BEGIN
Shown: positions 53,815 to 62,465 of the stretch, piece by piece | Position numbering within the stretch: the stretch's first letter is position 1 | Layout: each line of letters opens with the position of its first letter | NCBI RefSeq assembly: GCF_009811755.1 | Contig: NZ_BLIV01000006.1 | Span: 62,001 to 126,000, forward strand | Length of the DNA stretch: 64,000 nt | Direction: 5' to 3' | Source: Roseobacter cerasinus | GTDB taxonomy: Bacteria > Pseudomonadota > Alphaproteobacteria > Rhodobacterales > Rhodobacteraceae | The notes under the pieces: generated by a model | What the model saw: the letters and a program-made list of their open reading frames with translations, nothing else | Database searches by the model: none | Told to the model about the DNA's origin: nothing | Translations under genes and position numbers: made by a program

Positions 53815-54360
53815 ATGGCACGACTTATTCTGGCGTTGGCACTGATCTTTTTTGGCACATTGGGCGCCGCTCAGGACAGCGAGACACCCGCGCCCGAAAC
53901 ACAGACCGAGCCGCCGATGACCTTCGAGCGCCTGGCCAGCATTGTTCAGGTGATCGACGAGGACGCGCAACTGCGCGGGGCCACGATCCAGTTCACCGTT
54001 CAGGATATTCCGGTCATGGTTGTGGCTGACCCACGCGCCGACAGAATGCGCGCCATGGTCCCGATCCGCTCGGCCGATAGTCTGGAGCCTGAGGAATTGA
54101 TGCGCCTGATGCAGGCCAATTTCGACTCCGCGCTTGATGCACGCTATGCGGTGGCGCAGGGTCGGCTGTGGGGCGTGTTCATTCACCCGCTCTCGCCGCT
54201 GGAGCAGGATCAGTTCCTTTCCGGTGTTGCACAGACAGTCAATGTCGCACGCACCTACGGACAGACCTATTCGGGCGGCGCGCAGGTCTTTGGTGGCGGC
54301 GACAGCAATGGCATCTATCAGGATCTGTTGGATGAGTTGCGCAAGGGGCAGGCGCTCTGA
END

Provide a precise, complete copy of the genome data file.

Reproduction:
Shown: positions 53,815 to 62,465 of the stretch, piece by piece | Position numbering within the stretch: the stretch's first letter is position 1 | Layout: each line of letters opens with the position of its first letter | NCBI RefSeq assembly: GCF_009811755.1 | Contig: NZ_BLIV01000006.1 | Span: 62,001 to 126,000, forward strand | Length of the DNA stretch: 64,000 nt | Direction: 5' to 3' | Source: Roseobacter cerasinus | GTDB taxonomy: Bacteria > Pseudomonadota > Alphaproteobacteria > Rhodobacterales > Rhodobacteraceae | The notes under the pieces: generated by a model | What the model saw: the letters and a program-made list of their open reading frames with translations, nothing else | Database searches by the model: none | Told to the model about the DNA's origin: nothing | Translations under genes and position numbers: made by a program

Positions 53815-54360
53815 ATGGCACGACTTATTCTGGCGTTGGCACTGATCTTTTTTGGCACATTGGGCGCCGCTCAGGACAGCGAGACACCCGCGCCCGAAAC
53901 ACAGACCGAGCCGCCGATGACCTTCGAGCGCCTGGCCAGCATTGTTCAGGTGATCGACGAGGACGCGCAACTGCGCGGGGCCACGATCCAGTTCACCGTT
54001 CAGGATATTCCGGTCATGGTTGTGGCTGACCCACGCGCCGACAGAATGCGCGCCATGGTCCCGATCCGCTCGGCCGATAGTCTGGAGCCTGAGGAATTGA
54101 TGCGCCTGATGCAGGCCAATTTCGACTCCGCGCTTGATGCACGCTATGCGGTGGCGCAGGGTCGGCTGTGGGGCGTGTTCATTCACCCGCTCTCGCCGCT
54201 GGAGCAGGATCAGTTCCTTTCCGGTGTTGCACAGACAGTCAATGTCGCACGCACCTACGGACAGACCTATTCGGGCGGCGCGCAGGTCTTTGGTGGCGGC
54301 GACAGCAATGGCATCTATCAGGATCTGTTGGATGAGTTGCGCAAGGGGCAGGCGCTCTGA